I despise firearms. Period. I want to make that clear from the start. If I could snap my fingers and make all the guns in the world disappear, I would do it in a heartbeat. But I can’t do that, and we don’t live in a world where problems are solved so easily. So, I wrote this article about some of my thoughts on firearms, violence, and the ideologies that often intertwine them. Please read it, share it, and talk about it.
Guns and Violence
An argument I have often heard in the debate against gun control, namely, “guns don’t kill people, people kill people,” or the idea that a weapon or a tool is only as dangerous as the person wielding it, demonstrates a principle that I would like to explore further.
Arguments about gun control aside, I would like to use this catchphrase to make an analogy about certain ideologies, because I believe that ideologies are only as dangerous as the people who use them. To give a couple common examples, White Supremacy or Islamic Radicalism would not harm anyone in a vacuum void of followers. Even the most violent and dangerous ideologies—because they are dangerous, much like an assault rifle is dangerous—cannot harm anyone in a world where no one prescribes to them. If no one believed in them, they would be powerless ideologies. They would become something of the past.
The individuals who do prescribe to violent ideologies are, on the other hand, extremely dangerous. And some ideologies, like some firearms, are much more dangerous than others. Someone will ill intent wielding a tool as harmless and utilitarian as a garden hoe could be harmful to those around him. Similarly, a seemingly harmless ideology like Christianity in the wrong hands can be very harmful. But a garden hoe in the wrong hands is much preferable to a stock-pile of assault rifles in the wrong hands.
I like to read the story of the Anti-Nephi-Lehies in the Book of Mormon who buried their weapons of war to eliminate the chance of any of them ever killing another soul. Similarly, I look forward to the day when our literal weapons of war are completely disarmed and dismantled (starting with the deadliest ones and working backwards from there), and the only traces of these weapons are displayed as antiques in museums. I look forward to when our figurative “weapons of war” have no disciples, and are found only in the pages of history books, not the daily news; a time when weapons of all kind are merely relics of the more violent eras of mankind’s past.
Until then, I don’t know what the right answer is. Some people say nothing can be done to stop violence, but I don’t believe them. I think that when we assume there is nothing we can do to stop violence, we only allow violence to continue uninhibited. Even given the terrible things violence is capable of, violence is never as powerful or inevitable as we sometimes think it is. And non-violence is always more powerful than we think it is.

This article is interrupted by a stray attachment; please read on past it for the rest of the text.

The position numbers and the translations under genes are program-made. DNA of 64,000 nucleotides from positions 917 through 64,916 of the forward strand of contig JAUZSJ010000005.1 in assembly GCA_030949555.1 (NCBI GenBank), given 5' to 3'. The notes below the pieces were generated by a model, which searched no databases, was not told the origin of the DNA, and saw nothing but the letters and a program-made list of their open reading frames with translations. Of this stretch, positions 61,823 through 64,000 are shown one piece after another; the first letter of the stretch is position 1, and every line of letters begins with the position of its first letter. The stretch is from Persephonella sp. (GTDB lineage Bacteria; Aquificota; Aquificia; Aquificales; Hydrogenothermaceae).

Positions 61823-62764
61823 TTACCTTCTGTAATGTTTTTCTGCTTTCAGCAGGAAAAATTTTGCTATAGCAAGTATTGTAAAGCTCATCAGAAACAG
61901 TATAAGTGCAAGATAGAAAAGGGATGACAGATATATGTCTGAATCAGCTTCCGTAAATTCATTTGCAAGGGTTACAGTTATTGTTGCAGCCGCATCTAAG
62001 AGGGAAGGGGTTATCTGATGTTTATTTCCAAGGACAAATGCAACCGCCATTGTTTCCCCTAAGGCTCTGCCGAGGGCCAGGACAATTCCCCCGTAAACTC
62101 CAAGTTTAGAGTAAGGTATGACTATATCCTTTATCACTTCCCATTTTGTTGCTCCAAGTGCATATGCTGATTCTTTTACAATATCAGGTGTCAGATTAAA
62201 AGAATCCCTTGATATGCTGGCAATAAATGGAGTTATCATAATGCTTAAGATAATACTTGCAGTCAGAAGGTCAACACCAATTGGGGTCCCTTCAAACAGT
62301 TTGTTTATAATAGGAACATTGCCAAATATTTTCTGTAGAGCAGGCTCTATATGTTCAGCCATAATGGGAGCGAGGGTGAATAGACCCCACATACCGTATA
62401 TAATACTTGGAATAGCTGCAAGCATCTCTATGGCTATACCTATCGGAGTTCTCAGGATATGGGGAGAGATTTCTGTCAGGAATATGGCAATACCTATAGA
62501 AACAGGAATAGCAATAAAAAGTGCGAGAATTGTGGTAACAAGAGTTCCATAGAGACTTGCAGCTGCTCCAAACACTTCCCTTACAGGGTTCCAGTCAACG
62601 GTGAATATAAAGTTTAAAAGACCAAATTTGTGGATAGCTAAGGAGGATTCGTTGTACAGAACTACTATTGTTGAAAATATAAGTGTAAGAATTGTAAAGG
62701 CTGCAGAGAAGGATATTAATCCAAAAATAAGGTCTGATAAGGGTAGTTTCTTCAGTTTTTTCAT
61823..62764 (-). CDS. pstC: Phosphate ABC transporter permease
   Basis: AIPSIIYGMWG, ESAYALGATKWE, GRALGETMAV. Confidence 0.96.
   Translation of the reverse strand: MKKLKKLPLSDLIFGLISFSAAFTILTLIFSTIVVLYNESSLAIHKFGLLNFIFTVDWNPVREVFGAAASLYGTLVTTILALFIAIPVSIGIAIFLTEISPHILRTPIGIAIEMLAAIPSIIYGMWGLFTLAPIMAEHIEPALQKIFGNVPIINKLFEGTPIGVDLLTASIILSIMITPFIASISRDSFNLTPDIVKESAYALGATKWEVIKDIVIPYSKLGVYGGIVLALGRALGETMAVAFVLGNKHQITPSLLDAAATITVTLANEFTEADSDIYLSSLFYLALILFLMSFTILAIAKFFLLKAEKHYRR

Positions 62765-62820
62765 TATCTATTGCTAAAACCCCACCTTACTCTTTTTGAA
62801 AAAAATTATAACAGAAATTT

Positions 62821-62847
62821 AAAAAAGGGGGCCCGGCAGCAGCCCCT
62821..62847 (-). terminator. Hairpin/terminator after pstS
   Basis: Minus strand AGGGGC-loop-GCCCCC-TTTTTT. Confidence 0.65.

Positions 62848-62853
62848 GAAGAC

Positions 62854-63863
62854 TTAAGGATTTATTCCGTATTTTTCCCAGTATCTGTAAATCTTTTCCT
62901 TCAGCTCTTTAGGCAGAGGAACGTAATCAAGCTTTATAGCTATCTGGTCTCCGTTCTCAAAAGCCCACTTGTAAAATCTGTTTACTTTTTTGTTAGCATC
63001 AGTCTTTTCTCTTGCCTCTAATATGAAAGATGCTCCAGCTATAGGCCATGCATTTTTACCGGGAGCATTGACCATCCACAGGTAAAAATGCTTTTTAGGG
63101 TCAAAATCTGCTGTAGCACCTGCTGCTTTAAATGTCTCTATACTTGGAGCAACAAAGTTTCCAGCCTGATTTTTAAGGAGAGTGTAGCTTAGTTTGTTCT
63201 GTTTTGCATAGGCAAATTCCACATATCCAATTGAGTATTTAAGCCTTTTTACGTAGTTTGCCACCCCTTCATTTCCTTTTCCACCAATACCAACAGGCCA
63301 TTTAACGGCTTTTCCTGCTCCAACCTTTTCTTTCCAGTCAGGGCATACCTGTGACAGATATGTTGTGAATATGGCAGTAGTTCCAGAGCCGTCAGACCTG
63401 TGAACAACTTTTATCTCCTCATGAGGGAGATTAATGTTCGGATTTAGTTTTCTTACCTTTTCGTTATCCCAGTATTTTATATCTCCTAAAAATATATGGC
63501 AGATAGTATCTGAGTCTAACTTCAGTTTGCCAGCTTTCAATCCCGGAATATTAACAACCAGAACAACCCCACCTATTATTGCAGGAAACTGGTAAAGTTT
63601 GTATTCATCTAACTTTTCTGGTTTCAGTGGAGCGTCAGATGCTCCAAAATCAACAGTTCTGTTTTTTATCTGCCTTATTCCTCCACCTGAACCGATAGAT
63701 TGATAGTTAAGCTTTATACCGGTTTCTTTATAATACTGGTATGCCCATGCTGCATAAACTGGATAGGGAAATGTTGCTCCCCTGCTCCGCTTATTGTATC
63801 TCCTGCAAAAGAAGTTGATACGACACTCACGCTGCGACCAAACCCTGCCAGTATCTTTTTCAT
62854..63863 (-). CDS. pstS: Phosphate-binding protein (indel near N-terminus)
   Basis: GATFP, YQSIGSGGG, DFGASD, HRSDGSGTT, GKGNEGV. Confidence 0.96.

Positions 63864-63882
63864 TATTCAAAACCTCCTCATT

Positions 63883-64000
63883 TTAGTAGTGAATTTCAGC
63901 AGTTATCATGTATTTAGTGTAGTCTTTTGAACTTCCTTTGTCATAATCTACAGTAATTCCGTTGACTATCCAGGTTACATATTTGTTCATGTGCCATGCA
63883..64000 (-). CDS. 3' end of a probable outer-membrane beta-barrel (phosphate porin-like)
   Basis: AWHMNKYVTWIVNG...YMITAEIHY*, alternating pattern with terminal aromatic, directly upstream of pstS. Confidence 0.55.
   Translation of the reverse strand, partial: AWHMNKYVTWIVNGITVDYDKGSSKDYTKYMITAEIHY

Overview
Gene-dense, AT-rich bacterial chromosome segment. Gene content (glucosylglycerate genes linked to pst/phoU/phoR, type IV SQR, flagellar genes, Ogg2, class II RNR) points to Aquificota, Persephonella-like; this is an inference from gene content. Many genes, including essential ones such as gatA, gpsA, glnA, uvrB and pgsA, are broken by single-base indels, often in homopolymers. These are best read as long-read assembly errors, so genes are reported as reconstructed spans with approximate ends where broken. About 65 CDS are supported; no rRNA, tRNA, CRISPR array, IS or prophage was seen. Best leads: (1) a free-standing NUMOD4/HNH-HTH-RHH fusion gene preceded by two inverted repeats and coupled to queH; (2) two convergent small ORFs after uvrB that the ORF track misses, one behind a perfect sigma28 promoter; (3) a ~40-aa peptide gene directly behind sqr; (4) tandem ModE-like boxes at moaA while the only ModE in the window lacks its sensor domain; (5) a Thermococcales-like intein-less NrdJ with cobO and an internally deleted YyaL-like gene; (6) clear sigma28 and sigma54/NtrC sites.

I think it is very important that we separate in our minds the following three categories. I think a lot of confusion in the conversation on gun control stems from confusing these different ideas–especially the last two.
- The inalienable right of free agency. This is a principle we talk about a lot in the Church. A person has the right to choose, regardless of legality or morally, to think or do whatever they want.
- Legality. This restricts behavior a little bit from doing whatever we want, because it implies a social contract. In the United States, a citizen’s right to own a firearm is protected by the constitution. But just because something is legal, doesn’t always mean it is the right thing to do. This is where a lot of people get confused.
- Morality. This would hopefully restrict behavior even more. As moral agents, every person has the responsibility to choose between right and wrong. And this is what I urge readers to consider. Yes, we have the right own firearms in this country. But should we own firearms? That is the question.
The Mormon Angle
So, how does an article about guns and violent ideologies fit into a Mormon blog?
Mormonism, just like any other harmless ideology, has the potential to be twisted and contorted into a weapon in the hands of those who would marginalize or otherwise harm others. It has been done before, and it will probably happen again by members of the Church who have had pride, fear, or hatred in their hearts instead of the love of Christ. If you are reading this, and you are a member of the Church of Jesus Christ of Latter-Day Saints, please don’t let that person be you.
I sometimes ask myself: does Mormonism as a way of life defend the right to bear arms, or does it support the idea of a gun-free world and/or country? I think the answer is yes on both accounts. As a principle of free agency, we are free to choose to own and use firearms. We also believe in following the laws of the land, and our laws clearly state that owning firearms is legal. But I also think the gospel of Jesus Christ ultimately teaches us to live in a harmonious relationship with others and with nature. In such a world, firearms (as well as the above-mentioned metaphor of their violent ideological counterparts) would become nothing but distant memories. Why should we postpone living that way?
By the way, you’ll notice that at no point in this article did I argue that people’s right to bear arms should be taken away. I just think that if people were to use sound moral reasoning, and if their hearts were changed with only the Love of God in their hearts, they would never own them. I have a hard time picturing citizens of the City of Enoch, or Jesus himself, holding weapons of any kind.
What do you think? Does the Gospel of Jesus Christ support the idea of gun-free world? Let me know in the comments section below, or on the Postmodern Mormon Facebook page.